It is rather simple. the pics that have been posted are of gora converts to Sikhism. If you go to popular Sikh sites, you will often find pictures like these displayed.
There is another thing: light colored eyes occur around the globe as either atavistic traits or part of the normal human variation. Remember Kashmiris, tibetans, etc are living in some of the highest altitude areas of the world. Similarly, you will find all colors of cats in India, but as you go towards the north pole, the color of cats will tend to be more exclusively yellow and white. But these kind of picture games are basically worthless in determining ancient movement of Indians. South Asia was the major differentiation zone after the initial exodus from Africa. See Subhash Kak's articles on Rediff and Sulekha as well as Stephen Oppenheimer's work. Johanna Nichols explains the dynamics of out of India movement as a variation of familiar Eastern trajectory into the european geographical and cultural cul-de-sac.
These things are important to know because westerners sponsored by racist groups like the Pioneer fund are attempting to socially engineer Asian perceptions along the racial lines found in their own moronic "civilization".
But, Johanna Nichols (1997, 1998) presents an alternative model for the epicenter of the Indo-European linguistic spread which addresses this eastern homogeneity in a strikingly different manner. Nichols' Indo-European homeland thesis, which is the most recent homeland theory at the time of writing, places the origin of the Indo-Europeans well to the east of the Caspian Sea, in the area of ancient Bactria-Sogdiana. Since this is adjacent and partly overlapping the area where the Out-of-India/Indigenist school would place the homeland, her theory merits some attention. Nichols' theory is partly predicated on the geographical relationship between loan words emanating from Mesopotamia into Indo-European via other language families (see Nichols 1997 for details), and partly for her assertion that the principle that area of greatest homogeneity of a language family is indicative of its locus or origin is demonstrably false for the languages of Central Asia. She cites Iranian, which spread over enormous stretches of Asia in ancient times, and Turkic, which likewise spread over major portions of Asia. as examples of languages whose greatest diversity occured in refuge areas on the western periphery of their point of origin.
In Nichols' Bactrian homeland, PIE -expands- out of its locus eventually forming two basic trajectories. The language range initially radiates westward engulfing the whole area around the Aral sea from the northern Steppe to the Iranian plateau. Upon reaching the Caspian, one trajectory expands around the sea to the North and over the steppes of Central Asia to the Black Sea, while the other flows around the Southern perimeter and into Anatolia. Here we have a model of a continuous distribution of PIE without postulating any migrations whatsoever. By the third or second millenium BCE we have the proto-forms of Italic, Celtic, and perhaps Germanic in the environs of Central Europe and the proto-forms of Greek, Illyrian, Anatolia, and Armenian stretching from northwest Mesopotamia to the southern Balkans (1997: 134). Proto-Indo-Aryan was spreading into the subcontinent proper, while proto-Tocharian remained close to the original homeland in the Northeast.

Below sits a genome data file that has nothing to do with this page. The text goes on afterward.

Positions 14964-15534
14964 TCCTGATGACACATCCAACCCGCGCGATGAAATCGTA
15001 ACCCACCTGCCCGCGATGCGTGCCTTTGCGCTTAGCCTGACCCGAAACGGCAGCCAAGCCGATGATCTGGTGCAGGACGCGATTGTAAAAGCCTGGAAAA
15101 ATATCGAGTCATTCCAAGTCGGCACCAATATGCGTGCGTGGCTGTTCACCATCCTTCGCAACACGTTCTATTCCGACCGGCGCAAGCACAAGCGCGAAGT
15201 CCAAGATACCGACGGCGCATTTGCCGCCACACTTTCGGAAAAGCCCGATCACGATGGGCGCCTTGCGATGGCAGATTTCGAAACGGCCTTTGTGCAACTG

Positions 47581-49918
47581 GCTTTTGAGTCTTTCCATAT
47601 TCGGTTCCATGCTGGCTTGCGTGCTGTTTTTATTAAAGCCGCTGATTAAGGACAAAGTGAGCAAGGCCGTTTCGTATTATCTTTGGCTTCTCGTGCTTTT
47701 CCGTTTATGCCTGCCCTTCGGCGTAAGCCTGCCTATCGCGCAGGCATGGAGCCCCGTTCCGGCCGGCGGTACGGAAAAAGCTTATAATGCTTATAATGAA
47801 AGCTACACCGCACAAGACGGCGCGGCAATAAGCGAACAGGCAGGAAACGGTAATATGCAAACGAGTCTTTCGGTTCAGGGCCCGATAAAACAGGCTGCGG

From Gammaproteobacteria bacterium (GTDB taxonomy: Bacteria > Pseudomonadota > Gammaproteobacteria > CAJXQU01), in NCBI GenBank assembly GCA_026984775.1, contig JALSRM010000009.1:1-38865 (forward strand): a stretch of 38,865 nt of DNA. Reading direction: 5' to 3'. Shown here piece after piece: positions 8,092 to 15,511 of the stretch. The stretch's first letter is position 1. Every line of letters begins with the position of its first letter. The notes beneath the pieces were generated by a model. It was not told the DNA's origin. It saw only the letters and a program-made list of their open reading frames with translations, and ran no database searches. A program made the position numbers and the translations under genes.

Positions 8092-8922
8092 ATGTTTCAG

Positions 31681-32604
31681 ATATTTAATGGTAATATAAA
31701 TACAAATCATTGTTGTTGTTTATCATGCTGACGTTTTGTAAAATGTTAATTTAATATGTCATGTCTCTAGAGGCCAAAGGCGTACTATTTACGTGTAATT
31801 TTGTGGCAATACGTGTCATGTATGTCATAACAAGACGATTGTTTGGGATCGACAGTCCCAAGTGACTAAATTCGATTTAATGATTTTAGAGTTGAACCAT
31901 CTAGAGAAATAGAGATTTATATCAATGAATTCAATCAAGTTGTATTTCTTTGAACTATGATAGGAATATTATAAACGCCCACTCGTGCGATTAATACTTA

As this expansion was progressing into Europe, a new later wave of IE language, Iranian, is spreading behind the first language spread. Sweeping across the steppes of Central Asia, the Caucasus and the deserts of north Iran, the Iranian dialects separated the two preceding trajectories -- which up till that time had formed a continuum -- into two non-contiguous areas(one in central Europe to the North of the Caspian Sea, the other in Anatolia to its south). In time, the two original trajectories coincided in the Balkans. The Southern trajectory had meanwhile formed a continuous chain of Dacian, Thracian, Illyrian, Greek, and Phrygian spreading from west Anatolia to the Danube plain (ibid.: 136) From the northern trajectory, Italic spread to Italy from Central Europe, and Celtic to its historic destination, followed, in time, by Germanic which was followed, in turn, by Balto-Slavic. All these languages spread by expansion -- there are no migrations throughout this whole immense chronological and geographical sequence.
The corollary of Nichols model is that the assumed variegatedness of the western languages is only due to the fact that the later Iranian languages had spread and severed the contiguity of the northern and southern IE trajectories (which had previously formed an unbroken continuity around the east coast of the Capsian) while leaving behind Indo-Iranian and a stranded Tocharian to the east. The variegatedness of western languages is actually due to their situation on the western periphery of the original locus, or homeland. This model might also address the issue of why PIE did not evolve into more dialects in the putative homeland: the later westward spread of Iranian obliterated all of the eastern parts of the proto-continuum except for Indo-Aryan to its east, and the isolated Tocharian to the Northeast.